What Would Boyer Think About Free Community College?

Ernest L. Boyer speaking at the 1977 American Association of School Administrators (AASA) Convention. - BCA

Ernest L. Boyer speaking at the 1977 American Association of School Administrators (AASA) Convention. – BCA

Editor’s Note: Last night in his “State of the Union” address, President Barack Obama announced, among other proposals, his plan to provide two free years of community college education to American citizens. In her first post here at the blog, Dr. Cynthia A. Wells — director of the Ernest L. Boyer Center at Messiah College — reflects on the question: What would Ernest L. Boyer have thought about the President’s plan?

By Cynthia A. Wells

In 1972, Ernest L. Boyer delivered a speech entitled “Thinking about the Unthinkable: Tuition and Student Fees in Public Higher Education.” In that speech, he outlined some useful ideas for considering the connections between public funding and educational access. He notes that few issues are capable of generating so much heat as the question of who should pay the bill.

This is a helpful reminder as we consider President Obama’s proposal of a “bold plan to reduce the cost of community college . . . to zero” put forth in his  State of the Union address. Debate as to the merits and challenges of the plan, entitled “America’s College Promise,” is widespread.  Jeff Selingo suggests that free community college is a response to the “middle-skills gap,” that it helps individuals acquire those skills that don’t require a four-year degree but are not outcomes of a high school education.   Julie Hirschfield Davis and Tamar Lewin, in their coverage of the proposal in the New York Times, describe the proposal’s capacity to transform publicly financed higher education in order to address growing economic inequality.


Discussion as to the merits and challenges of the community college funding proposal is no doubt just warming up, and Boyer’s 1972 text offers some generative ideas as we consider it.

First, Boyer reminds us that over our national history, the basic level of education judged to be essential for the coming generation has progressively risen. Indeed, in the late 19th century, grade 12 replaced grade 8 as a minimum level of necessary education.  The demands of the 21st century require looking anew at what education is considered (and funded) to be universal.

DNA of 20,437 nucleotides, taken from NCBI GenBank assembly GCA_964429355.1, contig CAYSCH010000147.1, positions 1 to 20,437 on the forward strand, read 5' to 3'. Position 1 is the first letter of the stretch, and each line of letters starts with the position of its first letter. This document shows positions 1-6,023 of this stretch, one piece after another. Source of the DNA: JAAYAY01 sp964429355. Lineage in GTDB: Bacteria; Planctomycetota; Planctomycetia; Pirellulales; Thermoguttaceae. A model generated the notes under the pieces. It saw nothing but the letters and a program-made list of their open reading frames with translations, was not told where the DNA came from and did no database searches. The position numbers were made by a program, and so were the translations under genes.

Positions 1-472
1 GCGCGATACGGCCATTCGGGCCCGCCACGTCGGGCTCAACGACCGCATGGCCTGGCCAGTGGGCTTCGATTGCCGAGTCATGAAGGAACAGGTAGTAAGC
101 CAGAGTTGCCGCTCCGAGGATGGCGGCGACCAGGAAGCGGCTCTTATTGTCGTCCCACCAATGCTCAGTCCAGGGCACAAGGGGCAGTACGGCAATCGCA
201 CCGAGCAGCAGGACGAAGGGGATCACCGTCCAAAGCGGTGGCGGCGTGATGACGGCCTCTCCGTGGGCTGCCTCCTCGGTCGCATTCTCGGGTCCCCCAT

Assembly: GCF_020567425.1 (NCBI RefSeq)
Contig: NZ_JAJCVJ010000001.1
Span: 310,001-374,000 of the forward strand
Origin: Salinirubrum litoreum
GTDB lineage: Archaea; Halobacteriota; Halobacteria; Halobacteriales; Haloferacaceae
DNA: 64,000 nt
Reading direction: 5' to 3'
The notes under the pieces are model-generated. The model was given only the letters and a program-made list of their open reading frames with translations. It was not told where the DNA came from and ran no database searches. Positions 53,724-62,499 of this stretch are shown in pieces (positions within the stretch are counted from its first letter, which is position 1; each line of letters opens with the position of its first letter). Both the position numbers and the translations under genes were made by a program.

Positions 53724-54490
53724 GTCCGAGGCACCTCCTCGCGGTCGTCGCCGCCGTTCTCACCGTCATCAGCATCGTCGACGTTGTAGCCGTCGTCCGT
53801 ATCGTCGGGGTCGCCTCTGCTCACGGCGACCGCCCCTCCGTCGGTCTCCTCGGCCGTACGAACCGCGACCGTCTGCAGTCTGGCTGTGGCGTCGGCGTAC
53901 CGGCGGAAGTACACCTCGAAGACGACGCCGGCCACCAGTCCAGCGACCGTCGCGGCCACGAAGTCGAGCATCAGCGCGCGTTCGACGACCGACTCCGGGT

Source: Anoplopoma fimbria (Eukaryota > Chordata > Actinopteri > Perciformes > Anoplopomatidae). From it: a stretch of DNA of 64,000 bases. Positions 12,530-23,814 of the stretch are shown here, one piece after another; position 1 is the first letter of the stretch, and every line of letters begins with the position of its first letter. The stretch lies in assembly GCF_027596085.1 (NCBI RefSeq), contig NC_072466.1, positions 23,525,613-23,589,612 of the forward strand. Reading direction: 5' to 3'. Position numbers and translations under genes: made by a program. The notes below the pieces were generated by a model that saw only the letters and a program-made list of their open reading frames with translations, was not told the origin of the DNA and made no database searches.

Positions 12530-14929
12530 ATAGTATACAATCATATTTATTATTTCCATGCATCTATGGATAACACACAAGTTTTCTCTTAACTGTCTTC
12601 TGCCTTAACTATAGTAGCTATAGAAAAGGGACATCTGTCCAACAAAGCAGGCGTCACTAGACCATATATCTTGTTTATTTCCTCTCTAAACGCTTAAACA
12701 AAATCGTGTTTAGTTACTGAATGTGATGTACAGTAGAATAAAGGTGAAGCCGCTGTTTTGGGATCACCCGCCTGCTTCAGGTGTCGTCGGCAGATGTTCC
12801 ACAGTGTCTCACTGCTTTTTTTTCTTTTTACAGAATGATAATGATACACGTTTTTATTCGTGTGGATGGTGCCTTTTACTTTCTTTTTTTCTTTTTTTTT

Second, public policy related to higher education attends to enriching both the lives of individuals and the well-being of our society.  Boyer said, “The central principle to be affirmed is the right of every American to receive . . . the education needed to achieve personal dignity and economic independence. Historically, and in practical terms, this means that public funds are used to provide a basic level of free schooling for the children of all citizens, believing that in this fashion each successive generation may make the maximum possible contribution to the common good.”

So, what would Boyer think about the President’s proposal? We can’t say with any certainty, but this speech — and others — offer a starting place for reflection.


Quote of the Day

“[D]eep down inside, the belief persists that education at its best can hold the intellectual center of society together. . . . And this—it seems to me—is precisely the point where “the humanities” move center stage. There is, I believe, more than an accidental connection between such words as human, humane and humanities. They identify an area of inquiry with people at the center. The humanities focus on the consequential common experiences of the human race and in so doing they seek to integrate and give meaning to all the [disciplines].”

— Ernest L. Boyer, in a manuscript published by the Community College Humanities Association, 1981.

Read the full manuscript here.


Quote of the Day

From the very first, community colleges, often called “the people’s colleges,” have stirred an egalitarian zeal among their members. . . . [But] The inspired sense of purpose that drove the growth of two-year colleges has somewhat eroded, and, in the hierarchy of American higher education, too many people look condescendingly at the system. But most disturbing, perhaps, the percentage of students transferring from community colleges to senior institutions has declined, and the argument is being made that educational opportunities, especially for minority students, are too restricted. . . .

By sharpening their goals and strengthening their academic core, community colleges can continue to fulfill, in new and creative ways, their traditional mission as “colleges of the people.”

— Ernest L. Boyer, in “Community of colleges ready for a facelift,” published in The Times Higher Education Supplement, May 6, 1988. (Boyer had a regular column in this publication for many years.)

Read the whole article here.